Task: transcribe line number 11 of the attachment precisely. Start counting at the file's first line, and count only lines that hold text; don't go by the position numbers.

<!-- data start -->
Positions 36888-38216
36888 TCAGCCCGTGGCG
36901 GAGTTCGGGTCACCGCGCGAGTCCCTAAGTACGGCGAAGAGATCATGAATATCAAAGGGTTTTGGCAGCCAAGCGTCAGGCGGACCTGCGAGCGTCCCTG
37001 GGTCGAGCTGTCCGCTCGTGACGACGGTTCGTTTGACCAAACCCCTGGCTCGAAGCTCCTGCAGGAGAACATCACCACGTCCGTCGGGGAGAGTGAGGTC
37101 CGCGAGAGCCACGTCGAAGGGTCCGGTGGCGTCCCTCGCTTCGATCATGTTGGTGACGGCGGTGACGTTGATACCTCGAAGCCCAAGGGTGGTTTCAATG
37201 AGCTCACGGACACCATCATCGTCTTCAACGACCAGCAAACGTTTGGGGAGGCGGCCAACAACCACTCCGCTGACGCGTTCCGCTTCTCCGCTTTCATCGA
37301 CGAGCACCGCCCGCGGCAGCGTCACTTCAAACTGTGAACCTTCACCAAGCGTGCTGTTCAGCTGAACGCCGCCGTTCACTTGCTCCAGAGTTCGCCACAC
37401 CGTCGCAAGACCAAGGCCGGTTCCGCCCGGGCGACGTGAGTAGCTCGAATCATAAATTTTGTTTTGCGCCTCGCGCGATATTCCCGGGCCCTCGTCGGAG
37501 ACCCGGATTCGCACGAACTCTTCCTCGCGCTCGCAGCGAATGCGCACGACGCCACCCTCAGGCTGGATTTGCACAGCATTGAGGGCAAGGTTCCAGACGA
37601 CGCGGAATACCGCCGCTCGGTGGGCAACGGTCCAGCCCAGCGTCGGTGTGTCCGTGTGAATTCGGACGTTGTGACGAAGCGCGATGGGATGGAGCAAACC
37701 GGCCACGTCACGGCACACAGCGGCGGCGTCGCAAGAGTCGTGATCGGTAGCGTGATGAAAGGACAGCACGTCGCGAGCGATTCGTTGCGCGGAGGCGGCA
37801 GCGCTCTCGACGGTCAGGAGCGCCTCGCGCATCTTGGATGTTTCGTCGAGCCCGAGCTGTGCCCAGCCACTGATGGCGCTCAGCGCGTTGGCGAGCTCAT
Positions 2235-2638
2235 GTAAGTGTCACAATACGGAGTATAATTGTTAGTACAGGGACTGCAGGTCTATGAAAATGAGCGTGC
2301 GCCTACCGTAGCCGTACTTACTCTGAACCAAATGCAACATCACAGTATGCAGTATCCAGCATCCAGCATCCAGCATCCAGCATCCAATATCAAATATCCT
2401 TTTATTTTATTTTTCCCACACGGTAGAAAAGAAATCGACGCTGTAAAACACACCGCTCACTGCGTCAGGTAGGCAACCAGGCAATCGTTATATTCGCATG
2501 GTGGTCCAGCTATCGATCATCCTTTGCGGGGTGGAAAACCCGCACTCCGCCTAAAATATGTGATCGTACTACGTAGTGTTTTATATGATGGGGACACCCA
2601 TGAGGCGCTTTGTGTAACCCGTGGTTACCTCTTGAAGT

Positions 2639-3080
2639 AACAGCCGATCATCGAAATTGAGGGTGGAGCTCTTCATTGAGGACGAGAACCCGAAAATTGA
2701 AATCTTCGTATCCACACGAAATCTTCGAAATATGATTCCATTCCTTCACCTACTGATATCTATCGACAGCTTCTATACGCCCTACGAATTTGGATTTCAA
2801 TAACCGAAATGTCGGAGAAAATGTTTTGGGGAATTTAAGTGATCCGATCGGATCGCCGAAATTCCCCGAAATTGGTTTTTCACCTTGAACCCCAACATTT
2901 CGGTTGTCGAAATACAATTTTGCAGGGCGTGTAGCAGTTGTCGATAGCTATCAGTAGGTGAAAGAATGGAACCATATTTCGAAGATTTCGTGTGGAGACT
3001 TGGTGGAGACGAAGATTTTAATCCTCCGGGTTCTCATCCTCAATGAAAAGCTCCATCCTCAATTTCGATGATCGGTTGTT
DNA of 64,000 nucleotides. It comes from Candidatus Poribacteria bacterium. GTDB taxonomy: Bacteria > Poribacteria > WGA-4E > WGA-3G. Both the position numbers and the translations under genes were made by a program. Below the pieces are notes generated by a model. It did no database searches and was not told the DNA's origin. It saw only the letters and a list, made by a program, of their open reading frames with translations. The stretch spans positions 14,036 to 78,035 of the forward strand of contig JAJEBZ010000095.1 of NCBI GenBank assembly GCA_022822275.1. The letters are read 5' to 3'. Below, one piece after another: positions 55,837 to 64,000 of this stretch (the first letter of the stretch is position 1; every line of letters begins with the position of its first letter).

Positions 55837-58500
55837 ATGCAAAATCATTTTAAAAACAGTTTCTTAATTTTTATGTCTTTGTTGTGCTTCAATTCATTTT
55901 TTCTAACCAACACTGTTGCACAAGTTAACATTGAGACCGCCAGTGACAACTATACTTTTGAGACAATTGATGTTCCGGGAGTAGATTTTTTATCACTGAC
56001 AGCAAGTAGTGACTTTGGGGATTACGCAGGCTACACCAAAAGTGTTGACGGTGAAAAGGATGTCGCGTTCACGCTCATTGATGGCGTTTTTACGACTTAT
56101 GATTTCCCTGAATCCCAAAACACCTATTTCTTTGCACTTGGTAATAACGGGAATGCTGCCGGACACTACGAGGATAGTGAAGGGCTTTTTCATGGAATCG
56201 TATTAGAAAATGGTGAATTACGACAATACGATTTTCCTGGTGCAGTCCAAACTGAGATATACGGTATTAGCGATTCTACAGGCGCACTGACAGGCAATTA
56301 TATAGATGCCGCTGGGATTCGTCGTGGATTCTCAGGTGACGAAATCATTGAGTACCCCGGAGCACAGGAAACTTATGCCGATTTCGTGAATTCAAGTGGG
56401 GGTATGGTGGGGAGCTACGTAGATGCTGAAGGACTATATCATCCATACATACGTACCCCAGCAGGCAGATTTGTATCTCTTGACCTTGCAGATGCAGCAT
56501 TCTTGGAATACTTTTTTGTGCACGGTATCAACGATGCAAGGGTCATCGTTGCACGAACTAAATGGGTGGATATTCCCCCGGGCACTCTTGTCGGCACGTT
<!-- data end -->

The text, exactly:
37701 GGCCACGTCACGGCACACAGCGGCGGCGTCGCAAGAGTCGTGATCGGTAGCGTGATGAAAGGACAGCACGTCGCGAGCGATTCGTTGCGCGGAGGCGGCA